- School/Institute/Department: School of Medicine and Dentistry, Blizard Institute
- Subjects: Medicine, Impact, Videos
- Audience: General Public
This project involved the use of short videos, delivered by senior Blizard academics in October 2013, with the aim of informing people about some of the medical research being carried out in the Institute and their impact. The seven videos caputured enthusiastic researchers talking about what they do to camera, which were turned into short videos to be put on the internet.
The videos introduce viewers to the research field, the real-life issues faced, and how work at QM has addressed, or is working to address, these. By answering these questions the videos aim to increase awareness of research impact at Queen Mary amongst a wider audience by explaining the clear link between research and its effect on people’s lives.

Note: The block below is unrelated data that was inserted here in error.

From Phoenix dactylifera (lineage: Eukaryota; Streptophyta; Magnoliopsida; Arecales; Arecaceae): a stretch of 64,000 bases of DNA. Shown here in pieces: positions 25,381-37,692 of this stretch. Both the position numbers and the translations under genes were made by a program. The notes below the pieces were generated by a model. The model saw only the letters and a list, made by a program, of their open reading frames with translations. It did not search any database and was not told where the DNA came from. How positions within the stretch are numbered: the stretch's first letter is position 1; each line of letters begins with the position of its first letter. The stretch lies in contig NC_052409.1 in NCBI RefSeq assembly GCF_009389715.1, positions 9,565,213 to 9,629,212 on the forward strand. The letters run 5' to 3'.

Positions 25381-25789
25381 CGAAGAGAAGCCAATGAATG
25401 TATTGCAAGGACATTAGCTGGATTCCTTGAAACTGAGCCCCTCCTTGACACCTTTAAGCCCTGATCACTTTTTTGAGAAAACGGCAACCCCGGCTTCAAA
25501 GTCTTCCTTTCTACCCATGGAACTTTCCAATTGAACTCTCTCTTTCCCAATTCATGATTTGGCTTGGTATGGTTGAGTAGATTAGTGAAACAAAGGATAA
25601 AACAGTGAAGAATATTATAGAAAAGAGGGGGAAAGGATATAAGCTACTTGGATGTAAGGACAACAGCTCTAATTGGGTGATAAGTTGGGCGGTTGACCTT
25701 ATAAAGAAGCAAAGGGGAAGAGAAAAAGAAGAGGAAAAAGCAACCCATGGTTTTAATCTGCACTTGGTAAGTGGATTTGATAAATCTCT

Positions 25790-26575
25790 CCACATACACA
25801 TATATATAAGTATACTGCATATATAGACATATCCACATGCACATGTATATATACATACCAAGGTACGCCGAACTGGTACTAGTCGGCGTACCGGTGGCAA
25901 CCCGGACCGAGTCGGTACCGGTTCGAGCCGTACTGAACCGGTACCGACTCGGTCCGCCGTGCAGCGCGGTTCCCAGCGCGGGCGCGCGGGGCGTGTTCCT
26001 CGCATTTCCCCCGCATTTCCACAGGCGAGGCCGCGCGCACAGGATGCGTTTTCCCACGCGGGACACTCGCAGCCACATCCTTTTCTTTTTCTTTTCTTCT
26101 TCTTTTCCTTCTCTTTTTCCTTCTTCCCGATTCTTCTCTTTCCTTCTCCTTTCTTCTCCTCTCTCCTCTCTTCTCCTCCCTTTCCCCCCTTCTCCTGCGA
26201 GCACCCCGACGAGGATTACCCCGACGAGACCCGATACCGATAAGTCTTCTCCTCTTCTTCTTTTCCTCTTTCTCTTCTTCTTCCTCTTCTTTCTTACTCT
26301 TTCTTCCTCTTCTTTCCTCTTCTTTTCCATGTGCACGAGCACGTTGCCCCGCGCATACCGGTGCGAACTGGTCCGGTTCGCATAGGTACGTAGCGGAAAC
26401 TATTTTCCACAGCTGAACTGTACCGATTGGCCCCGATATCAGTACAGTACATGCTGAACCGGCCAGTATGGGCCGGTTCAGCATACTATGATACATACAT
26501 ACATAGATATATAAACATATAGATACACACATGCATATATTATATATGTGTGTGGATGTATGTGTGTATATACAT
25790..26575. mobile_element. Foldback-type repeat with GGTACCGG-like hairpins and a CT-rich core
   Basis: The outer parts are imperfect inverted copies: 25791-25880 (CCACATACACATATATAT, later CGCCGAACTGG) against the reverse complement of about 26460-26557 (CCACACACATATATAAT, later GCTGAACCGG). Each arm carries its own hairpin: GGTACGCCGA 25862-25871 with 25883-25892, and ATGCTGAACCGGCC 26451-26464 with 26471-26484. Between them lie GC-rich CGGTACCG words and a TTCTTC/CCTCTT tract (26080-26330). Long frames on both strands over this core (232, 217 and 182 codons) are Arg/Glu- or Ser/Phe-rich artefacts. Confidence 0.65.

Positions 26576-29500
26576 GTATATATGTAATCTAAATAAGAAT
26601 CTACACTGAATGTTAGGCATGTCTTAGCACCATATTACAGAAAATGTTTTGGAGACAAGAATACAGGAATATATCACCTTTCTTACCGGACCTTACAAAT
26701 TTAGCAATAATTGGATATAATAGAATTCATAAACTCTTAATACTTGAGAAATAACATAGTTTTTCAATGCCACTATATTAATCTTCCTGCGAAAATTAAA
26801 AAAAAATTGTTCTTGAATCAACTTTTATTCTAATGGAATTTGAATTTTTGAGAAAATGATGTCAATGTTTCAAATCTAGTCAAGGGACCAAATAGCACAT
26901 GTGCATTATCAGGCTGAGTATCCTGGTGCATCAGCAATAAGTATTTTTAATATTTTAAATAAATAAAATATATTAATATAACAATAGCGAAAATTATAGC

The idea of research ‘impact’ is a much discussed topic in higher education (HE). It is a key criteria in the 2014 REF and is becoming more and more important in winning funding applications and research assessment. However, as well as conducting research that delivers impact it is also important to communicate the importance of delivering research with impact to both a wider audience and to promote its importance to an academic audience.
Videos such as these have the potential to demonstrate the relevance of research to people’s everyday lives in a time of tight HE funding and greater concern over where taxpayer’s money goes, as well as promoting how to deliver impact amongst colleagues and other QMUL staff.
The project also sought to use the videos to discover how audiences interact with them, analysing YouTube Analytics to formulate ideas on best practice for future projects. The seven videos were promoted though social media channels, using search friendly titles and descriptions to attract organic traffic as well, with the click through analytics analysed to better target public audiences with future video projects.
The videos can be found online here.
The project was funded by a Queen Mary Centre for Public Engagement Small Award.